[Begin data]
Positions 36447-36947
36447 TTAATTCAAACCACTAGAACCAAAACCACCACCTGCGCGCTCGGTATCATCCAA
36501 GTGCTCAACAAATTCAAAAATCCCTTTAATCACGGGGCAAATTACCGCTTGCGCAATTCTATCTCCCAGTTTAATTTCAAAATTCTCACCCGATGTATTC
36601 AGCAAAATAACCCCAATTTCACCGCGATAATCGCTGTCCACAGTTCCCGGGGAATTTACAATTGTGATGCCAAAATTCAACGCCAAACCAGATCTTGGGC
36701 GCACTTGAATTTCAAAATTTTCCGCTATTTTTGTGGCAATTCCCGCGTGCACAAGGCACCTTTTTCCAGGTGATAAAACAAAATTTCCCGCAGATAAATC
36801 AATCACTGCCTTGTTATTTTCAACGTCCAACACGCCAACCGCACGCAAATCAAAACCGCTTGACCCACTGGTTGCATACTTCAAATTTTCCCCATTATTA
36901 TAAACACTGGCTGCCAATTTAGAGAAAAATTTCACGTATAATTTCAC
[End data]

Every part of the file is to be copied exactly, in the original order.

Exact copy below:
Positions 36447-36947
36447 TTAATTCAAACCACTAGAACCAAAACCACCACCTGCGCGCTCGGTATCATCCAA
36501 GTGCTCAACAAATTCAAAAATCCCTTTAATCACGGGGCAAATTACCGCTTGCGCAATTCTATCTCCCAGTTTAATTTCAAAATTCTCACCCGATGTATTC
36601 AGCAAAATAACCCCAATTTCACCGCGATAATCGCTGTCCACAGTTCCCGGGGAATTTACAATTGTGATGCCAAAATTCAACGCCAAACCAGATCTTGGGC
36701 GCACTTGAATTTCAAAATTTTCCGCTATTTTTGTGGCAATTCCCGCGTGCACAAGGCACCTTTTTCCAGGTGATAAAACAAAATTTCCCGCAGATAAATC
36801 AATCACTGCCTTGTTATTTTCAACGTCCAACACGCCAACCGCACGCAAATCAAAACCGCTTGACCCACTGGTTGCATACTTCAAATTTTCCCCATTATTA
36901 TAAACACTGGCTGCCAATTTAGAGAAAAATTTCACGTATAATTTCAC